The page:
Pope. Their natures and preformed faculties, Princes must, by a vigorous exercise of that law, To monstrous quality; why you shall find make it every man's interest and honour to cultivate That heaven made them instruments of fear religion and virtue, by rendering vice a disgrace, Unto some monstrous state. and the certain ruin to preferment or pretensions.
Shakspeare. Julius Cæsar. Swift. PREGʻNANT, adj. 2 Fr. pregnant ;
Lat. We know your prudence, Sir William, and I should
PREGNANTLY, adv. S prægnans. Teeming; be sorry to stop your preferment.
breeding; fertile; full of meaning; evident; PREFIGʻURATE, or Lat. pre and figuro. free: the adverb corresponding. PREFIGʻURE, v. a.
To show by antece-
Pregnancy is made a tapster, and hath his quick
Shakspeure. antecedent representation.
This granted, as it is a most pregnant and unforced What the Old Testament hath, the very same the position, who stands so eminent in the degree of this New containeth ; but that which lieth there, as under fortune as Cassio, a knave very voluble. a shadow, is here brought forth into the open sun;
Id. Othello. things there prefigured are here performed.
Were 't not that we stand up against them all,
Hooker. 'Twere pregnant, they should square between them· Such piety, so chaste use of God's day,
Shakspeare. That what we turn to feast, she turned to pray, A most poor man made tame to fortune's blows, And did prefigure here in devout taste,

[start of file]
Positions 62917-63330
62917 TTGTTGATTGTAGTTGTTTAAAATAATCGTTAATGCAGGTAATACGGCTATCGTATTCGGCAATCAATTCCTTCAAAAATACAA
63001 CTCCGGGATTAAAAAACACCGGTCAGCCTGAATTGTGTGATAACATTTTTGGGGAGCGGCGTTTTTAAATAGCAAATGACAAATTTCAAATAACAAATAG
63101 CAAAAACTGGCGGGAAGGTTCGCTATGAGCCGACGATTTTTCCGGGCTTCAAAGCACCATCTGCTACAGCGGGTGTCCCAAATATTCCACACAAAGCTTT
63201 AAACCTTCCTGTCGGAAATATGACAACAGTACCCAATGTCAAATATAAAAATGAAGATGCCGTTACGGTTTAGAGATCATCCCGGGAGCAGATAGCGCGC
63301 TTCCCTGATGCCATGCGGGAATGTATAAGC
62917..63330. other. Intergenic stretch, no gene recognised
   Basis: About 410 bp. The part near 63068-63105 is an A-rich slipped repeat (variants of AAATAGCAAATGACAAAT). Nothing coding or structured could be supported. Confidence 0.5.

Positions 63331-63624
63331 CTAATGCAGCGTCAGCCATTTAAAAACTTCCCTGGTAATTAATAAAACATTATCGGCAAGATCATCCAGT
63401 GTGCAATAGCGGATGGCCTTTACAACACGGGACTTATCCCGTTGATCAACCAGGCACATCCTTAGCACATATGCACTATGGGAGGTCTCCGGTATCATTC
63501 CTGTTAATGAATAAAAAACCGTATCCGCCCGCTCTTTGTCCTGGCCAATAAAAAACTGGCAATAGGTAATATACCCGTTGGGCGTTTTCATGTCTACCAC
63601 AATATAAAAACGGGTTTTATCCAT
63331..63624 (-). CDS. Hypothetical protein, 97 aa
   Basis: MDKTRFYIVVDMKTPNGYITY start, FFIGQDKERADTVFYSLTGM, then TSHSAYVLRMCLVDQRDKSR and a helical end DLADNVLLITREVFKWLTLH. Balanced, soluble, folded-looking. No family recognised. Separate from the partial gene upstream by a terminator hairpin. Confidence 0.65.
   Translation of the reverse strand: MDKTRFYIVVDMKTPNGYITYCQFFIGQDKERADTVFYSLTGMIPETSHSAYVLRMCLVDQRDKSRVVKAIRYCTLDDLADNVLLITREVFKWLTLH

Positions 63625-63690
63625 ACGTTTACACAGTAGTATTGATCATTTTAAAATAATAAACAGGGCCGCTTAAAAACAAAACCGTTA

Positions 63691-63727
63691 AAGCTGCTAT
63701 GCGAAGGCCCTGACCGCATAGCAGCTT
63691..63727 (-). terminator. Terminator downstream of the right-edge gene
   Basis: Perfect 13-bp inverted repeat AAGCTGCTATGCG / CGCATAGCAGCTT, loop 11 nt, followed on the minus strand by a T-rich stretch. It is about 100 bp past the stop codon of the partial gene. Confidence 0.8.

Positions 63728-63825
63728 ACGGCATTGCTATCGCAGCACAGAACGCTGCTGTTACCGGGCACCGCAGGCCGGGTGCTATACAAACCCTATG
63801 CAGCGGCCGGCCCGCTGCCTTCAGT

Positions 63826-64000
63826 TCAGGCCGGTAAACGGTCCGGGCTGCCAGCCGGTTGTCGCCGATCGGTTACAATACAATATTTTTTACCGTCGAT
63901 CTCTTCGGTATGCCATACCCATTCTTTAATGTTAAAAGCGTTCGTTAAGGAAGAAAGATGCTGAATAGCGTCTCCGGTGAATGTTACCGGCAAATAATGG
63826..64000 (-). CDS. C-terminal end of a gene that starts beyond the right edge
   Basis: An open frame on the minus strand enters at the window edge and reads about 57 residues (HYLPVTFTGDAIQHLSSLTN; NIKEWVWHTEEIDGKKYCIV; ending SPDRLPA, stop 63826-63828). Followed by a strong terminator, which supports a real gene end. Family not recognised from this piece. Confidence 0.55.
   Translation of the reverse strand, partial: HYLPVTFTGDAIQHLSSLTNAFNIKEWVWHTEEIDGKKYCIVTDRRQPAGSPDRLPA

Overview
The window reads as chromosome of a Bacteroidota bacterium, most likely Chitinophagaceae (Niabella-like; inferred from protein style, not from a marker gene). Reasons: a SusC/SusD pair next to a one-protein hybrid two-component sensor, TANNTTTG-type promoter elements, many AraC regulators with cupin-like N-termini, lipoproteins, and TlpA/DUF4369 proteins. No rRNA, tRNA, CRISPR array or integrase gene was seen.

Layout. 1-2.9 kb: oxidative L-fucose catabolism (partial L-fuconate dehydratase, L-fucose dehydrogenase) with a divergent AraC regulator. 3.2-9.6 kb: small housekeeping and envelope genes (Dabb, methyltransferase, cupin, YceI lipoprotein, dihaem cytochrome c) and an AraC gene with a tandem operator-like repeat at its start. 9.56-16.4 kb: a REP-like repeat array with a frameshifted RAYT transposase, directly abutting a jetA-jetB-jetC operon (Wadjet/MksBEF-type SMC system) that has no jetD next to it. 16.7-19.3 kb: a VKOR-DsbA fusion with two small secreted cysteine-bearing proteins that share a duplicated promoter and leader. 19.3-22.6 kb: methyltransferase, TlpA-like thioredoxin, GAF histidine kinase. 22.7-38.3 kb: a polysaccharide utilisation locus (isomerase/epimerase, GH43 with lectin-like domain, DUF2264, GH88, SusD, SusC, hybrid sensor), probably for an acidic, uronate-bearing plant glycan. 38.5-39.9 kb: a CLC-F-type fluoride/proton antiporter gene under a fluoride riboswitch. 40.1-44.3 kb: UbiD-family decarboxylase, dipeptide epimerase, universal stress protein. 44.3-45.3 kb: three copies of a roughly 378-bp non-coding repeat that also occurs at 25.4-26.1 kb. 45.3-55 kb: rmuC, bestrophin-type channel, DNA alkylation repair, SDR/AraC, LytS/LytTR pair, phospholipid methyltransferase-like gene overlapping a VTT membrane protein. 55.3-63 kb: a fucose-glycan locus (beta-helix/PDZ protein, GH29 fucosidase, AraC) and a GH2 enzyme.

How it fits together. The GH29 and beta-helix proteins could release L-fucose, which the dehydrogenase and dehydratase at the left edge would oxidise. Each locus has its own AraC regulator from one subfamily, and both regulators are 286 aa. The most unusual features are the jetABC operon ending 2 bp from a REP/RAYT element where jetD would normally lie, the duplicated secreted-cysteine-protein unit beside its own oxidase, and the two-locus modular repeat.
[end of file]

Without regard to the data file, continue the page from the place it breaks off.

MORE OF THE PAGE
Who by the art of known and feeling sorrows, The rest of her high sabbath, which shall last. Am pregnant to good pity. Id. King Lear.
Donne. A thousand moral paintings I can shew, If shame superadded to loss, and both met together, That shall demonstrate these quick blows of fortune as the sinner's portion here, perfectly prefiguring the More pregnantly than words.
Id. Timon two saddest ingredients in hell, deprivation of the He was sent to school, where his pregnancy was blissful vision, and confusion of face, cannot prove advantaged by more than paternal care and industry. efficacious to the mortifying of vice, the church doth
Fell. give over the patient.
Hammond. These knew not the just motives and pregnant The variety of prophecies and prefigurations had grounds with which I thought myself furnished. their punctual accomplishment in the author of this
King Charles. institution.
Thou The same providence that hath wrought the one Dove-like satest brooding on the vast abyss, will work the other; the former being pledges, as
And madest it pregnant.
Milton, well as prefigurations, of the latter.
His town, as fame reports, was built of old PREFINE', v. a. Fr. prefinir; Lat. prafinio.
By Danae, pregnant with almighty gold.
Dryden. To limit beforehand.
The breast is encompassed with ribs, and the belly He, in his immoderate desires, prefined unto him. left free for respiration; and, in females, for that exself three years, which the great monarchs of Rome traordinary extension in the time of their pregnancy. could not perforin in so many hundreds. Knolles.